The Indians' David Murphy, left, is congratulated by Nick Swisher after Murphy hit a solo home run. ASSOCIATED PRESS
CLEVELAND — A game that began with a quiet gathering of 13,924 out to enjoy a pleasant spring night — if not the baseball — gave way to a full-throated revival Tuesday at Progressive Field.
Savor the feeling, Cleveland.
The city‘s agonized fans romped through the night as the last-place Indians thumped Tigers ace Justin Verlander, news of the neighboring Cavaliers’ draft lottery win flashed on the oversized video board in left field, and pigs radioed the air traffic control tower.
Finally, not to be outdone, the Indians flouted similar odds in punctuating a 6-2 win.
A day after ending the Tigers’ 11-game road winning streak, Cleveland again erupted to remind baseball’s hottest team — and Verlander — of their mortality.
Only four outs passed, and already Verlander had matched his season highs in hits (eight) and runs (five) allowed. The Indians smacked Verlander for five runs in the first two innings, then watched 23-year-old starter Trevor Bauer earn a measure of redemption as he deftly worked through the league’s top lineup.
A year after staggering in four starts with the Indians, the quirky former first-round pick made the case for a longer stay this season. Called up earlier Tuesday from Triple-A Columbus, Bauer (1-1) held the Tigers to two runs on seven hits over six innings.
“Performing well is always pleasing,” said Bauer, who went 1-2 with a 5.29 ERA last season. “That was the most frustrating part last year. I didn’t feel like I was contributing, so it’s nice to be able to do that.”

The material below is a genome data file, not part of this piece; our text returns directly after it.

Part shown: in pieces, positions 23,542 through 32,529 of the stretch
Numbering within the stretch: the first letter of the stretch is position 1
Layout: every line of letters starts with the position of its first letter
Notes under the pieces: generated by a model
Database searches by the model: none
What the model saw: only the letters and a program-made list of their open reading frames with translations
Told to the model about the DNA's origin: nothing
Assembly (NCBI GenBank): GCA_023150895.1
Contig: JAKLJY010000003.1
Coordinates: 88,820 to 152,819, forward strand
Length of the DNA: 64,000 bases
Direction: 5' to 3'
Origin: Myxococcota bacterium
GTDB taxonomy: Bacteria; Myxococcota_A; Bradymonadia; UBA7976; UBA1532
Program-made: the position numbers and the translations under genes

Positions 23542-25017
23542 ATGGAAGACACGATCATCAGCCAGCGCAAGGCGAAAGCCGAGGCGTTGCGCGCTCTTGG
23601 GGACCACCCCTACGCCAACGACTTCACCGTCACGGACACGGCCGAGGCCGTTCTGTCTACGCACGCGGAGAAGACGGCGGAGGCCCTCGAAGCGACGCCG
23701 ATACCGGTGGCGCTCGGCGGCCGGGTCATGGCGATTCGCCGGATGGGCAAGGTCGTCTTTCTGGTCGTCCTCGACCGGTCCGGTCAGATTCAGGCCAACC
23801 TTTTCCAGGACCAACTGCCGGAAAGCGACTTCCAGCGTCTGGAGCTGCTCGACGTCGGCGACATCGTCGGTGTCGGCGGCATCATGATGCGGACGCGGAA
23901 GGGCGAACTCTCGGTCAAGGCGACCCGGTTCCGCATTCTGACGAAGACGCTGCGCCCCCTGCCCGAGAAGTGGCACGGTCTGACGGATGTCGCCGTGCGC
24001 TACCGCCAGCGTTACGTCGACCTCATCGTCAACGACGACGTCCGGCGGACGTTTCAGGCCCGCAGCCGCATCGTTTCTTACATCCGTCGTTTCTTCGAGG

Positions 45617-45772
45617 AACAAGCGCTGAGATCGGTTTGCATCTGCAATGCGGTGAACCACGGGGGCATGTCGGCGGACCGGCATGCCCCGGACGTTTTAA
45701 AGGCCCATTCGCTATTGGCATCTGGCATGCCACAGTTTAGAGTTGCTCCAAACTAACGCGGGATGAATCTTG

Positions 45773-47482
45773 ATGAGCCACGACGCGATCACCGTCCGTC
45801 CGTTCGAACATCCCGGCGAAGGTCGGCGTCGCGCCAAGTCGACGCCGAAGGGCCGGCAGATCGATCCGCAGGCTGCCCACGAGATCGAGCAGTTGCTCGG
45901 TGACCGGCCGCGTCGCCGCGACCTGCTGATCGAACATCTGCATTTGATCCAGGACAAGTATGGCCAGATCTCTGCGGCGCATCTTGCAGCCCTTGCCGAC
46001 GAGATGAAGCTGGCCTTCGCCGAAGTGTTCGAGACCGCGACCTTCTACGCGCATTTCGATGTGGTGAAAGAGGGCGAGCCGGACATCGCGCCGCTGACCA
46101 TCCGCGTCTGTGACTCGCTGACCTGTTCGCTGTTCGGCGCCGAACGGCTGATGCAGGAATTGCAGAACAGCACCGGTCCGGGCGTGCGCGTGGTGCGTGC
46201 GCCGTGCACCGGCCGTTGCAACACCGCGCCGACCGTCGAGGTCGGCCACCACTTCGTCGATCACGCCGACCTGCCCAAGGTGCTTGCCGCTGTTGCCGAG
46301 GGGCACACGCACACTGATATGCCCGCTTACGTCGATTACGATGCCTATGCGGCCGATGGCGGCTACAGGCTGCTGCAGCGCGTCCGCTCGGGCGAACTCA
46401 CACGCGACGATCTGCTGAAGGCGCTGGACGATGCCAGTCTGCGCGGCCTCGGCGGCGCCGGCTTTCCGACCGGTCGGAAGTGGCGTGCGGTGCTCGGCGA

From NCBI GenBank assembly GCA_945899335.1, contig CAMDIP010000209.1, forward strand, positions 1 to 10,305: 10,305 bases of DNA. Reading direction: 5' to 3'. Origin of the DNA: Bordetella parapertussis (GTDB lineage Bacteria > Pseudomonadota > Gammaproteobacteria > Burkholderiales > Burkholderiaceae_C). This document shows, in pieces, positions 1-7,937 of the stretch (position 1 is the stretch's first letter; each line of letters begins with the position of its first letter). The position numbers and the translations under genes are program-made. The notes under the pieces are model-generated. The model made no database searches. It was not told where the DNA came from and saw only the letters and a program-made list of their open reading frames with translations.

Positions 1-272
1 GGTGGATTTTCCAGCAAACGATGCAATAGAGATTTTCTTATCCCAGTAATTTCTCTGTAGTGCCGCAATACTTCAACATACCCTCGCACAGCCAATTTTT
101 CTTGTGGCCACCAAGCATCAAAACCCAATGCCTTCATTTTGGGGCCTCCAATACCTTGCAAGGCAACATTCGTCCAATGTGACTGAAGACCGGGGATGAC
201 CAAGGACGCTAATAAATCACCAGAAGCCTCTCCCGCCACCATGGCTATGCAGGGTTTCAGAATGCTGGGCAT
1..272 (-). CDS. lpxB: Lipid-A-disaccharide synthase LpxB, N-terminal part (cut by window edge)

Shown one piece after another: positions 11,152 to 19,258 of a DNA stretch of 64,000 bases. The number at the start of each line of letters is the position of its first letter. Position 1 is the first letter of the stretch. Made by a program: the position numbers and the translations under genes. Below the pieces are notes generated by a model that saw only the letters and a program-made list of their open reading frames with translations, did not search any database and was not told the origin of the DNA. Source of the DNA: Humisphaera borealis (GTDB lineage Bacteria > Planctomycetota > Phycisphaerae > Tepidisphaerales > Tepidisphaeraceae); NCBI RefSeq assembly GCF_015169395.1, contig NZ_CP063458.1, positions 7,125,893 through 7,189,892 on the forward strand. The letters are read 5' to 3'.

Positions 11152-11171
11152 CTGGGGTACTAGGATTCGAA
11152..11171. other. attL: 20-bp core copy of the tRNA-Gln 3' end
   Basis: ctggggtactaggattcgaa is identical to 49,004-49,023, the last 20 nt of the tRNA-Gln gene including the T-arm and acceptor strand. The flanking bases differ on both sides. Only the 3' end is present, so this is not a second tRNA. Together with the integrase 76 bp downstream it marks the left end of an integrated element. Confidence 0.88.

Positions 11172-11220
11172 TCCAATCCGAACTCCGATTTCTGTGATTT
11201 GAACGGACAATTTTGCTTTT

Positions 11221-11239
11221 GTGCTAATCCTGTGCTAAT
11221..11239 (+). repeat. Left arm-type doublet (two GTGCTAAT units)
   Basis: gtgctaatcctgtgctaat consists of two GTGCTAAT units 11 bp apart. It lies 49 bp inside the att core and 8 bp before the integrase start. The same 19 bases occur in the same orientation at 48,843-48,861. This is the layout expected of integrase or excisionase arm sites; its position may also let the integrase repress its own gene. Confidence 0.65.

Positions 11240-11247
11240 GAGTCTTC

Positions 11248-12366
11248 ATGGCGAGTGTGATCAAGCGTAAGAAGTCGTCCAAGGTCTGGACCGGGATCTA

The Indians can sweep the three-game series today.
“We’ve played two very, very good baseball games,” reliever Cody Allen said. “Hopefully this catapults us.”
Verlander (5-3) figured to be the one to temper that enthusiasm. Instead, though he eventually settled and allowed five runs on 11 hit in six innings, the final innings were mere window-dressing. The damage was long done.
With Progressive Field strangely remaining his stadium of horrors — Verlander fell to 9-11 with a 5.29 ERA in Cleveland — he labored early. Nine of the Indians’ first 11 hitters reached base, with the first inning an appetizer for a four-run second. In order, Carlos Santana singled — he was thrown out trying to stretch the hit into a double — Nick Swisher doubled, Yan Gomes walked, Mike Aviles doubled, Michael Bourn doubled, and Asdrubal Cabrera singled. Only back-to-back fly outs that followed likely saved the bullpen from a long night.
“Especially with really good pitchers, you have to make him earn everything,” Indians manager Terry Francona said. “We made him work real hard, and we just kind of kept the line moving.”
Bauer, meanwhile, carried over his success from Columbus, where he went 4-1 with a 2.15 ERA in seven starts.
The Tigers attempted to rattle him early. The second batter of the game, Torii Hunter, lasered a 3-1 fastball 445 feet high into the left-center bleachers — the longest home run by a Tigers player this season. But Bauer kept control. In his second start of the season, he time and again worked ahead with a well-located mid-90s fastball. His only other blemish was a solo homer by Alex Avila in the fifth.
“He did a lot of things good,” Francona said. “He competed, he pitched in, he was aggressive and attacking the strike zone. He changed speeds, used all his pitches, he executed his pitches with men on base. That’s not the easiest assignment when you’re coming up from Triple-A to face them. But he did a really good job.”
The Indians are now 8 ½ games back of the first-place Tigers, whose 27-14 mark remains the best record in baseball.